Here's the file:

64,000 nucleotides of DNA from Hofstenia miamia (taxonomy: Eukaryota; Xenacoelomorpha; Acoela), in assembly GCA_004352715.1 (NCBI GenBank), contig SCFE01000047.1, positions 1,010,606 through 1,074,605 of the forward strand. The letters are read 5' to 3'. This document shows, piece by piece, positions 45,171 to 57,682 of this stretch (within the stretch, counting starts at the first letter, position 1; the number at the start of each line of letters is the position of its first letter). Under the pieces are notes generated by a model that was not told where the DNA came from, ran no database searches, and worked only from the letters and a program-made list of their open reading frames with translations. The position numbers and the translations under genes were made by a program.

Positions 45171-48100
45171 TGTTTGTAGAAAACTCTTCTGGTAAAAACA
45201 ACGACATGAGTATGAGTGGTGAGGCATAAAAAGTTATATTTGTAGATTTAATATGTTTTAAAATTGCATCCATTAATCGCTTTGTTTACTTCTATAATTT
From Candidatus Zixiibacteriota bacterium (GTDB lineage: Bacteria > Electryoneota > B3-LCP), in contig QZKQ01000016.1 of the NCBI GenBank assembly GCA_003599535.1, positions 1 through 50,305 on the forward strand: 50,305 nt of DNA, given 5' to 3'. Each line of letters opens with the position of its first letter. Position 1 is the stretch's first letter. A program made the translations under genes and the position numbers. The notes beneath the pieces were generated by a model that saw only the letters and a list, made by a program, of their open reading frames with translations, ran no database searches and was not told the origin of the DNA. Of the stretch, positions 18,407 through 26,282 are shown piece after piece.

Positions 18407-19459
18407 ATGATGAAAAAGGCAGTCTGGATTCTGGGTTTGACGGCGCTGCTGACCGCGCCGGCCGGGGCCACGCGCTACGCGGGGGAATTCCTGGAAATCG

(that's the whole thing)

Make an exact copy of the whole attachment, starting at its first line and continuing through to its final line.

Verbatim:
64,000 nucleotides of DNA from Hofstenia miamia (taxonomy: Eukaryota; Xenacoelomorpha; Acoela), in assembly GCA_004352715.1 (NCBI GenBank), contig SCFE01000047.1, positions 1,010,606 through 1,074,605 of the forward strand. The letters are read 5' to 3'. This document shows, piece by piece, positions 45,171 to 57,682 of this stretch (within the stretch, counting starts at the first letter, position 1; the number at the start of each line of letters is the position of its first letter). Under the pieces are notes generated by a model that was not told where the DNA came from, ran no database searches, and worked only from the letters and a program-made list of their open reading frames with translations. The position numbers and the translations under genes were made by a program.

Positions 45171-48100
45171 TGTTTGTAGAAAACTCTTCTGGTAAAAACA
45201 ACGACATGAGTATGAGTGGTGAGGCATAAAAAGTTATATTTGTAGATTTAATATGTTTTAAAATTGCATCCATTAATCGCTTTGTTTACTTCTATAATTT
From Candidatus Zixiibacteriota bacterium (GTDB lineage: Bacteria > Electryoneota > B3-LCP), in contig QZKQ01000016.1 of the NCBI GenBank assembly GCA_003599535.1, positions 1 through 50,305 on the forward strand: 50,305 nt of DNA, given 5' to 3'. Each line of letters opens with the position of its first letter. Position 1 is the stretch's first letter. A program made the translations under genes and the position numbers. The notes beneath the pieces were generated by a model that saw only the letters and a list, made by a program, of their open reading frames with translations, ran no database searches and was not told the origin of the DNA. Of the stretch, positions 18,407 through 26,282 are shown piece after piece.

Positions 18407-19459
18407 ATGATGAAAAAGGCAGTCTGGATTCTGGGTTTGACGGCGCTGCTGACCGCGCCGGCCGGGGCCACGCGCTACGCGGGGGAATTCCTGGAAATCG